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Tuesday, November 04, 2008

Taylor Hicks vs Lady Compromise

Taylor Hicks' blogger, Caryl, posted on her Taylor Tuesday blog the subject of Taylor and the payola theory regarding radio play. Caryl brings up the fact that if record execs don't like you they likely will not promote you. That theory of thought can be put into about any work market or artistic field.

Consider this, you're working for a Boss you're not especially fond of and perhaps that feeling is mutual. How will that parlay for you in the area of raises, promotions, that nice office you're coveting? Think this will be a fruitful work environment to remain in? Think that no matter how great you do your job you'll be as successful than if you were placed in a more positive, for you, setting? Chances are, most folks put within that environment would move on, get another job.

In art and in writing, key to getting shows, getting published, is having an agent who believes in you. Importantly they have to 'dig' you as a person, and consider you profitable and worthy of their time and energy. Sadly sometimes folks wind up with one of those agents who really should be selling time shares or multi-level marketing schemes; they may blow smoke up your skirt or pant suit but they won't do you any good. Finding yourself in a position of not getting those great promotional shows or seeing that literary tome sitting on a desk collecting lint - you could point your finger at that salesman posing as an agent - place blame - or you could move on. Continue that search for someone with whom you are more copacetic with, who understands you.

It takes more than that, of course, to succeed, there's that body of work that is yours, that is a part of you to consider as well. Is it really good? Also to consider, that part within the artist that helps develop that body of work; protects it. That part is named, 'Ego'. It's one of the parts of being human, it can be a huge negative quality, but also a big asset. Some of us carry around more than our share, some earned, some imaginary. (Those pesky voices in our heads.)

You will find it a rare, rare thing to wind up with someone in a position of power who can make or break you (or at least slow you down) with whom you have perfect affinity for and share complete agreement. Compromise is the key we all need learn to succeed. The delicate balancing rod we may find ourselves treading upon is balancing that ego, with your art.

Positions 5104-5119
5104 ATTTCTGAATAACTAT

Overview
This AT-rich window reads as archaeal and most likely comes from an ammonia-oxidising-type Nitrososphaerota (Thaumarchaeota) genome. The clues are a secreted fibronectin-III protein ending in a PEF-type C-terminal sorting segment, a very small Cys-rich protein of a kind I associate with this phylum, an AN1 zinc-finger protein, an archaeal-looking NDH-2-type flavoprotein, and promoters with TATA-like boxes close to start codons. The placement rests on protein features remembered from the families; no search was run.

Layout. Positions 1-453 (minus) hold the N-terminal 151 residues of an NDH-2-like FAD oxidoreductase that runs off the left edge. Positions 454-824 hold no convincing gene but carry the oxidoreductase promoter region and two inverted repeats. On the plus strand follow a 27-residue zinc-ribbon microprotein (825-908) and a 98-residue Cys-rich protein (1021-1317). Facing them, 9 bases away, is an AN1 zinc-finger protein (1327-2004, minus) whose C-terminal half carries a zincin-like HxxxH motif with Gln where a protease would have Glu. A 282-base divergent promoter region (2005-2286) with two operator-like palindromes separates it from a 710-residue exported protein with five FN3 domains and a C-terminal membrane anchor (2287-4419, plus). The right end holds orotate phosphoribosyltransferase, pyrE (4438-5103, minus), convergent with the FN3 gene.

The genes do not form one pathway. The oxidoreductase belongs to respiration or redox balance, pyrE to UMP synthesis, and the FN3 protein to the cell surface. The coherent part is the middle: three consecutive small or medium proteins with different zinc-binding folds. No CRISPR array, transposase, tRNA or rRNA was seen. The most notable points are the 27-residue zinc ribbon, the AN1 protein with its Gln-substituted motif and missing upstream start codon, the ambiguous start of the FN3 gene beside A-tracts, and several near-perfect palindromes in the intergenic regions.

You may say, 'I'll do it alone, my way, like ol' Frank Sinatra'! I say good luck and I hope you have massive pockets to fund your regular life and your art promotion. I had an artist friend who is as gifted as they get. He could paint images on the sides of buildings with such imagination and creative perspective. He was absolutely brilliant with any media, any topic. Great sci-fi work and realism. Sadly, Isaac had a rough road to hoe. He'd give up time after time when things would fall through that would give him that great break, get his talent out there in the public popular eye where he belonged. Isaac repeatedly fell within that negative area of allowing ego and pride outweigh the benefits of that difficult Lady Compromise.

It sounds very romantic, taking a stand for your artistry, it's noble sounding rhetoric. Problem is, work can suffer for want of a compromise. An artist of any genre needs to come to terms with placing their art above their ego. Not an easy task.

As I wrote on Caryl's sweet blog, I'm not accusing Taylor Hicks with possibly putting ego over his music, I have no idea what went down behind those closed doors between he and Clive and 19E. That said, obviously something went wrong - two sides to every coin. Blaming old man Clive for the ills that befell Hicks with his CD failing to muster up to the potential - for the lack of airplay - is an easy and satisfying thing. I don't think it's that simple to just point the finger at Clive.

Importantly, there is a big difference between Taylor Hicks' pre-Idol material and what landed on the CD. I'm not saying anything negative here, there are many fans who enjoy all of his work, including that CD, I have no problem with that. I am saying there's a difference. I've regarded that eponymous CD as perhaps some experiment that just did not take off, can't win them all. I must add, sales of almost 800,000 isn't anything to feel badly about.

What Mr. Hicks' has lacked is that critical acclaim, positive music reviews and consideration. That falls back on perhaps that theory of what happens when your Boss doesn't like you. Regarding Caryl's discussion of the payola situation and airplay, what this boils down to, that issue of making it work, at work. Realistic compromise for the sake of saving your art, sometimes the sacrifice you need make. (Again, I will stress this is simply my opinion, I naturally have no idea what really went down behind boardroom doors.)

Taylor Hicks is about pull a Sinatra by opening the door to Opportunity that came knocking. Anyone following Taylor Hicks knows I'm writing about his jumping on board with the National tour of "Grease". It's not often you're provided wide exposure with multiple chances to get your voice heard as an artist. This time I'm thinking things might play out quite differently for Mr. Hicks. Taylor's perhaps learned a lesson about parrying with Lady Compromise; riding that "Grease" vehicle part of the compromise, gaining him yet another Opportunity.

"Opportunity" Pete Murray, John Mayer LYRICS